• “Kick out every student that can be proved to be associated with the riot. Grow up.”

 

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3 thoughts on “VEISHEA Alumni Open Forum Recap

  1. My first VEISHEA was in 1940 – I was 4. Two floats in the parade – one a large drum rolled – about 10-15′ high– was only wooden frame.Many students rolled this along the parade route. The other was the little brown jug – gray and brown, Helium filled clear balloons came out & up. Played the Song, Little brown Jug. Dad lifted me up to see the top of sink and stove in the Home EC room. Little did I know that 20 years later I would be there in that room. The other was visiting WOI, Dad lifted me up to see the record player. They told me there really wasn’t a lady there reading every day. I was crushed. But when at ISC – 54-58 – I did meet Miss Edith Sutherland. She did walk across that gravel street and read live each day. I just knew she was real!!! Those three events – Home Ec Kitchen- The parade – the radio station Were forever in my mind!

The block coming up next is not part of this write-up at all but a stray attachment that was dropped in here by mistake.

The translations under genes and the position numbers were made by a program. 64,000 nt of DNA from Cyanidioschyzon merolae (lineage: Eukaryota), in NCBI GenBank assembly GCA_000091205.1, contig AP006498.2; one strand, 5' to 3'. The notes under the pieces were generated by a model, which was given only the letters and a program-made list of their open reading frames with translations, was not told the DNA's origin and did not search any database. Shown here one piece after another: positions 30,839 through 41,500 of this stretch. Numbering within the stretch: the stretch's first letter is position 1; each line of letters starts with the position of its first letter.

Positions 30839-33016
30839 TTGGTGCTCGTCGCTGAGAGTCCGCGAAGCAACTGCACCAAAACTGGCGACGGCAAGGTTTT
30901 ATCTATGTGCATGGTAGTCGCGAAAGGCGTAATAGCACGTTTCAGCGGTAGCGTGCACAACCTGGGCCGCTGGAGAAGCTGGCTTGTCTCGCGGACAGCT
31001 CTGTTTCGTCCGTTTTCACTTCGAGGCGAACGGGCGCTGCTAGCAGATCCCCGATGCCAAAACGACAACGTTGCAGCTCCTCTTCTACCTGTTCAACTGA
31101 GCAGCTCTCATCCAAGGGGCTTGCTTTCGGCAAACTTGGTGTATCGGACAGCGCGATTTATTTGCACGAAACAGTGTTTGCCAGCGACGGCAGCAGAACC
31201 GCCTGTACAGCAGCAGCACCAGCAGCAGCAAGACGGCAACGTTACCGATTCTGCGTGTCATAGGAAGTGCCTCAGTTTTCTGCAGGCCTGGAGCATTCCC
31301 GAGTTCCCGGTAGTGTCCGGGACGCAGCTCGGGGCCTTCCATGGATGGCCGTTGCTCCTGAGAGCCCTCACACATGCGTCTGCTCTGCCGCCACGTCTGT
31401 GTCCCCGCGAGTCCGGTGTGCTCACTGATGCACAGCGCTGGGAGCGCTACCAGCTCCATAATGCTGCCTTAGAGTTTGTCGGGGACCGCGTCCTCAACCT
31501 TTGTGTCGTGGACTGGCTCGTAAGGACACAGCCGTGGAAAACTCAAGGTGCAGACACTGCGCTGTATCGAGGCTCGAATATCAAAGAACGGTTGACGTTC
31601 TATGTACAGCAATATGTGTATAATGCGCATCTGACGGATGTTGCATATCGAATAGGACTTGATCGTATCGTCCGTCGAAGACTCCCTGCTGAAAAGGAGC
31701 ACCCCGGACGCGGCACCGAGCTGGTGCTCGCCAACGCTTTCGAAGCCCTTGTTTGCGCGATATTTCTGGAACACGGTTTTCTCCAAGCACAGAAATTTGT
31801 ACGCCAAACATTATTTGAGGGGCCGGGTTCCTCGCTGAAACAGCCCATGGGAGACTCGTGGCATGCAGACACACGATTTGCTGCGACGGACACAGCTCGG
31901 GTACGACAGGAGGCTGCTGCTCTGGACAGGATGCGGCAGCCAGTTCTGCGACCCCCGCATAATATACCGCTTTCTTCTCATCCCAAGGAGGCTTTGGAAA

Changes need to be made – but the open houses – engineering on the floats – and that WOW -fashion show Must be continued! So much more is featured to incoming potential students.
    I sincerely hope ISU and Ames Community can figure an improved VEISHEA! Alma Tallman HE ED 58.

  2. Don’t cancel VEISHEA. Too many students are working hard to show the college.Alumni can also help make it better. It is a reason to return for alumni. Most have positive experiences visiting the campus. I always visit the library to see the updates. Coffee house in the library is one. The museum is another. Connecting with people opens doors. One thing I have noticed on campus overtime is the politeness of the students and others willing to help. Keep the VEISHEA open house going. Alum.